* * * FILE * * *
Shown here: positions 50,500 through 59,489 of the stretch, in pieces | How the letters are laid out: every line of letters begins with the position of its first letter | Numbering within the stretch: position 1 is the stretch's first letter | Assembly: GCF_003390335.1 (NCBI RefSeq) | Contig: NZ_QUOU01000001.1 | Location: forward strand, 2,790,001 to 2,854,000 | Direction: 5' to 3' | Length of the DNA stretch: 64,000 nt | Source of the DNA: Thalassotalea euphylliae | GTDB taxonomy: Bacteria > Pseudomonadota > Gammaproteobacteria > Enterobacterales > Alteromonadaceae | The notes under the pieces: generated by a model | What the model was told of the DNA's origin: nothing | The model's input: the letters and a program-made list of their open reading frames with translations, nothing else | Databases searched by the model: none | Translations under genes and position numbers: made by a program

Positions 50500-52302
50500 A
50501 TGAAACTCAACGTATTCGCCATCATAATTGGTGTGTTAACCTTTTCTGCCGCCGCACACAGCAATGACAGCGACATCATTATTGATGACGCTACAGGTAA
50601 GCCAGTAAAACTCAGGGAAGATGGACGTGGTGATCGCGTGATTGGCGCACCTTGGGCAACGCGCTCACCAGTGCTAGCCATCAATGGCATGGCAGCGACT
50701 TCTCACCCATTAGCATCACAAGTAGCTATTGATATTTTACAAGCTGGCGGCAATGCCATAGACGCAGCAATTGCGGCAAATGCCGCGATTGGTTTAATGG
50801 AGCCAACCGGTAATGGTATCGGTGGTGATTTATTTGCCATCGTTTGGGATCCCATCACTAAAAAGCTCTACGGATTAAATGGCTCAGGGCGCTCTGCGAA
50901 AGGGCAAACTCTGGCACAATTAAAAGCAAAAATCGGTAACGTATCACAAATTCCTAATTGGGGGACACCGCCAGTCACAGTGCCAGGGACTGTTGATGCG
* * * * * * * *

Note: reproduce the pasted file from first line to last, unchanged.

Shown here: positions 50,500 through 59,489 of the stretch, in pieces | How the letters are laid out: every line of letters begins with the position of its first letter | Numbering within the stretch: position 1 is the stretch's first letter | Assembly: GCF_003390335.1 (NCBI RefSeq) | Contig: NZ_QUOU01000001.1 | Location: forward strand, 2,790,001 to 2,854,000 | Direction: 5' to 3' | Length of the DNA stretch: 64,000 nt | Source of the DNA: Thalassotalea euphylliae | GTDB taxonomy: Bacteria > Pseudomonadota > Gammaproteobacteria > Enterobacterales > Alteromonadaceae | The notes under the pieces: generated by a model | What the model was told of the DNA's origin: nothing | The model's input: the letters and a program-made list of their open reading frames with translations, nothing else | Databases searched by the model: none | Translations under genes and position numbers: made by a program

Positions 50500-52302
50500 A
50501 TGAAACTCAACGTATTCGCCATCATAATTGGTGTGTTAACCTTTTCTGCCGCCGCACACAGCAATGACAGCGACATCATTATTGATGACGCTACAGGTAA
50601 GCCAGTAAAACTCAGGGAAGATGGACGTGGTGATCGCGTGATTGGCGCACCTTGGGCAACGCGCTCACCAGTGCTAGCCATCAATGGCATGGCAGCGACT
50701 TCTCACCCATTAGCATCACAAGTAGCTATTGATATTTTACAAGCTGGCGGCAATGCCATAGACGCAGCAATTGCGGCAAATGCCGCGATTGGTTTAATGG
50801 AGCCAACCGGTAATGGTATCGGTGGTGATTTATTTGCCATCGTTTGGGATCCCATCACTAAAAAGCTCTACGGATTAAATGGCTCAGGGCGCTCTGCGAA
50901 AGGGCAAACTCTGGCACAATTAAAAGCAAAAATCGGTAACGTATCACAAATTCCTAATTGGGGGACACCGCCAGTCACAGTGCCAGGGACTGTTGATGCG